But fate pulls the rug out from under them all. When the tables turn on the Protestant schemers, the nefarious Nothumberland turns out to be strangely sympathetic ... it certainly wasn't his plan to doom the fortunes of everyone he knows, and to have to eat his words (and denounce his faith) to keep his head. Jane's parents initially come off as voracious opportunists, callously using their daughter to secure a cozy future. Mother (Sara Kestleman) couldn't be more severe as she whips her Jane for refusing to marry. When someone mentions the Catholic treasures that have been plundered, we also see a quick pan to the gold on the Duchess's mantle. But when the chips are down, Jane's father chooses to fight with the remaining rebels, perhaps to atone to his daugher for the wrong he's done. Patrick Stewart is both convincing and compelling in the role - going noble at just the time when his daughter actually needs it the least.

The faith issue is handled beautifully, with Jane introduced making a spirited denouncement of the Catholic sacraments to the bemused Doctor Feckingham (Michael Hordern). He'll return at the end as a confessor, when she refuses to switch faith to save her neck, as so many around her do. The commitment to a Christian life-after-death she shares with Guilford, makes their martyrdom very touching, and believable.

Also standing out in the drama are Jill Bennett (The Nanny, The Criminal) as Mrs. Ellen, Jane's nanny, and Jane Lapotaire (The Asphyx as Princess Mary. The script intriguingly dooms Jane for three reasons: her refusal to embrace Catholicism, her father's rebellion, and the fact that Mary wants to wed a fancy Spanish royal. Catholic Spain demands the heads of the heretical usurpers as part of the pre-nuptial agreement. Mary comes off as a ruthless Black Widow (not unlike the similar role in They Live By Night), willing to bargain for love over dead bodies. Like everything else in the show, it's a compelling notion.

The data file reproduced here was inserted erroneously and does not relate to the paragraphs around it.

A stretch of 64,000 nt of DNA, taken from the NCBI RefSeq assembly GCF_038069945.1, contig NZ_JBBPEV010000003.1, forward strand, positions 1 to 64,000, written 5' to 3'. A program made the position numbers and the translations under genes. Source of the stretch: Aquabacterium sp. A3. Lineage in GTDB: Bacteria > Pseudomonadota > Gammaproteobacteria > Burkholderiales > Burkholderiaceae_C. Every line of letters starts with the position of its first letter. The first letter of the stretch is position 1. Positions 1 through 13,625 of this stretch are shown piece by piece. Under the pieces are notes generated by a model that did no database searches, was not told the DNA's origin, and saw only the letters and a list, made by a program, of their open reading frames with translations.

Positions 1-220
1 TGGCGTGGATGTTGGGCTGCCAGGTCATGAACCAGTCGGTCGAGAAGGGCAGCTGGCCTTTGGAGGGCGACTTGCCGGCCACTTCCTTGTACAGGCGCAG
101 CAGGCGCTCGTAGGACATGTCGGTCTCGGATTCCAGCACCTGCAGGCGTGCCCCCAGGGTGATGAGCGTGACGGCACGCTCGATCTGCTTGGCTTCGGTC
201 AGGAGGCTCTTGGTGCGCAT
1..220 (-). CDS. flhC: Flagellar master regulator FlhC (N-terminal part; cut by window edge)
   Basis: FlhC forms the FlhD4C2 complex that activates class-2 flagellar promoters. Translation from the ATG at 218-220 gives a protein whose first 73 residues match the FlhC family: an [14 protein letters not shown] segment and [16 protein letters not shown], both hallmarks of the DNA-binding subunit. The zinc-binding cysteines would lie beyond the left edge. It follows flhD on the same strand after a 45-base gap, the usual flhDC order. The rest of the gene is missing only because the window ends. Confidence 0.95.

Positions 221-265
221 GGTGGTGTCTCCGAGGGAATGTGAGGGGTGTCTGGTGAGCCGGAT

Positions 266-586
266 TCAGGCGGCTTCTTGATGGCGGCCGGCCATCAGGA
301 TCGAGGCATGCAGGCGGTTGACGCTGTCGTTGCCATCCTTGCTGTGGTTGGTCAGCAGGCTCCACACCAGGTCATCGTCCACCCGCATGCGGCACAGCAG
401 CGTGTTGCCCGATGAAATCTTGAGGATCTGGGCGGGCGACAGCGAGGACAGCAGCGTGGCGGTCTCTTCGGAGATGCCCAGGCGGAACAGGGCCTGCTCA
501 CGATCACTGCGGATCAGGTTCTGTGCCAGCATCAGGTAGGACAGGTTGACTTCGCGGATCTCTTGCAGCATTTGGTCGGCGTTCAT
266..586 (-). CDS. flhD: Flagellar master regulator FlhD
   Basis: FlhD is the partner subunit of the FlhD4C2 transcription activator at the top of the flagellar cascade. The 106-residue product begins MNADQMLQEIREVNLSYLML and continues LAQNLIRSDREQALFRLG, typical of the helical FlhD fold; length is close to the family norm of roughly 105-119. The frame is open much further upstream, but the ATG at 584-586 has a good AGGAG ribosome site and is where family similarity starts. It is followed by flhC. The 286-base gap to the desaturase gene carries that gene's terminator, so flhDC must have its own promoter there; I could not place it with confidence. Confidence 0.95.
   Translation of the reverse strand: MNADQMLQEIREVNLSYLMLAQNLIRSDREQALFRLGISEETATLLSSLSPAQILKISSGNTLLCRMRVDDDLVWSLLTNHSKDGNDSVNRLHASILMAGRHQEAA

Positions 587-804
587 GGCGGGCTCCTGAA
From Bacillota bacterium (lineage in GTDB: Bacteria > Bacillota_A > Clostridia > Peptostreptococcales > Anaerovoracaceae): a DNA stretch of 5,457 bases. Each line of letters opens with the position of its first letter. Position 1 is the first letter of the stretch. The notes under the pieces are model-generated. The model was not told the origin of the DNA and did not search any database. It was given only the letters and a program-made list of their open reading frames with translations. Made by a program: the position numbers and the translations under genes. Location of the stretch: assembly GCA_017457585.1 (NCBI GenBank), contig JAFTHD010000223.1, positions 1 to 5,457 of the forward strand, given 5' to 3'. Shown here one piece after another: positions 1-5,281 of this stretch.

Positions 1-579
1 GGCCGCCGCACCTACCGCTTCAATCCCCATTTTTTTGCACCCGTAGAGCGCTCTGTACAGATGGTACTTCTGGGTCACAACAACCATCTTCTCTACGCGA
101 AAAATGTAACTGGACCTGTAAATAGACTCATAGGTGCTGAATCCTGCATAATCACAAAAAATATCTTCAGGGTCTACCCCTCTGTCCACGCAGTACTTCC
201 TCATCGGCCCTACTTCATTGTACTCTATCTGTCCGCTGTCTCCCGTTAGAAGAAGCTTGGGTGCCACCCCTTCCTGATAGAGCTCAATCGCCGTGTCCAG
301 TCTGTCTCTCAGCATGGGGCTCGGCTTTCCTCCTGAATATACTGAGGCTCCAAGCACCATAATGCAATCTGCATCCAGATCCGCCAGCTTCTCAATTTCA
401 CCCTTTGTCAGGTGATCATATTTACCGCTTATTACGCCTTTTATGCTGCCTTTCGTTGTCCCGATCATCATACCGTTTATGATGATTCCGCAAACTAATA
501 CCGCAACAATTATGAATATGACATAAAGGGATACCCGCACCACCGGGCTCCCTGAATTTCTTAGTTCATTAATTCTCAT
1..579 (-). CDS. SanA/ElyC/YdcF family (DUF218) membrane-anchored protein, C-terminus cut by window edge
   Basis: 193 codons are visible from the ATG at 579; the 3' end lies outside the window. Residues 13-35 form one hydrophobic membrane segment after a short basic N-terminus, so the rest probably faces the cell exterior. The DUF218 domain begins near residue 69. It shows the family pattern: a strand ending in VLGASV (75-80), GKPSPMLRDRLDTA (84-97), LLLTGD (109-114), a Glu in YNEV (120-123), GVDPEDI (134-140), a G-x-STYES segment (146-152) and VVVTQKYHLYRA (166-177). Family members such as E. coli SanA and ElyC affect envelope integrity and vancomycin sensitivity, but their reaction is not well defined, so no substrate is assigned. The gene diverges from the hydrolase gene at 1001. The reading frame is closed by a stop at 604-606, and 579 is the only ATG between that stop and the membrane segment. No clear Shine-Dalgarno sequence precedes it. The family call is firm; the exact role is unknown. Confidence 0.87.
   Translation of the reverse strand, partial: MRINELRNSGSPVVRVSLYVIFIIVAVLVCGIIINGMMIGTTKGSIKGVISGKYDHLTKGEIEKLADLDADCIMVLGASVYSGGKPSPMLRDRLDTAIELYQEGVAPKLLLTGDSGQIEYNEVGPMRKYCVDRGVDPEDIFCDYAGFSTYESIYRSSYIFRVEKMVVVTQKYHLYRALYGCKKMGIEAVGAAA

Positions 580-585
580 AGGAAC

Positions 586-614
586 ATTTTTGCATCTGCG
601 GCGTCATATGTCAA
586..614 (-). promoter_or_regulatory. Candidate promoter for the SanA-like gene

Paramount's DVD of Lady Jane is a dazzler. Douglas Slocombe's cinematography is as good as any period picture I've seen, and the lavish but low-key production is not to be faulted. The picture never looks small, and refuses to use its crowds for the empty 'bigness' of some older spectacles.  2 The soundtrack is handsomely mixed, and both picture and audio track look as if the film were released yesterday.

The only extra is a photo gallery. Artwork, menus, and the cover treatment are first-class.

On a scale of Excellent, Good, Fair, and Poor, Lady Jane rates:
Movie: Excellent
Video: Excellent
Sound: Excellent
Supplements: photo gallery
Packaging: Keep case
Reviewed: March 1, 2003


1. An unwise statement from someone who doesn't know Shakespeare well enough to know if he DID make Lady Jane into a play ...

2. Not to be confused with embiggens. Bigness is a perfectly crumulent word.

3. A note from someone who obviously knows their English history, 3/1/03:
I read your review of 'Lady Jane' and ... I agree with most everything you wrote. But to clarify, the Princess Mary in this movie is NOT Mary Queen of Scots. This Princess Mary is Henry VIII's first daughter, and half-sister to the young King Edward we see in the movie. She is also a half-sister to Princess Elizabeth, whom we do not see in the movie. Mary, Queen of Scots was a somewhat distant cousin to Mary, Elizabeth, and Edward. The Princess Mary you see in this film would become known to history as "Bloody Mary," due to her penchant for burning Protestants. One of the subtle ironies of LADY JANE is that Queen Mary's marriage to the Spanish King Philip-- for which she sacrificed Jane and Guilford-- turned out a dismal failure. For much of her brief reign (only about six years or so), Queen Mary was miserable, physically ill, and mentally unstable.

And you are right-- Shakespeare should have written a play about the Lady Jane Grey. I think perhaps her story was still a little too recent to be dramatized by him. Jane was born only 23 years before Shakespeare was.

Sorry for the history lesson, but I thought you might like to know. Regards, Elizabeth

Elizabeth - please don't be sorry! I'm grateful for the history lesson, as will be my readers. Thanks very much! Glenn Erickson


DVD Savant Text © Copyright 2007 Glenn Erickson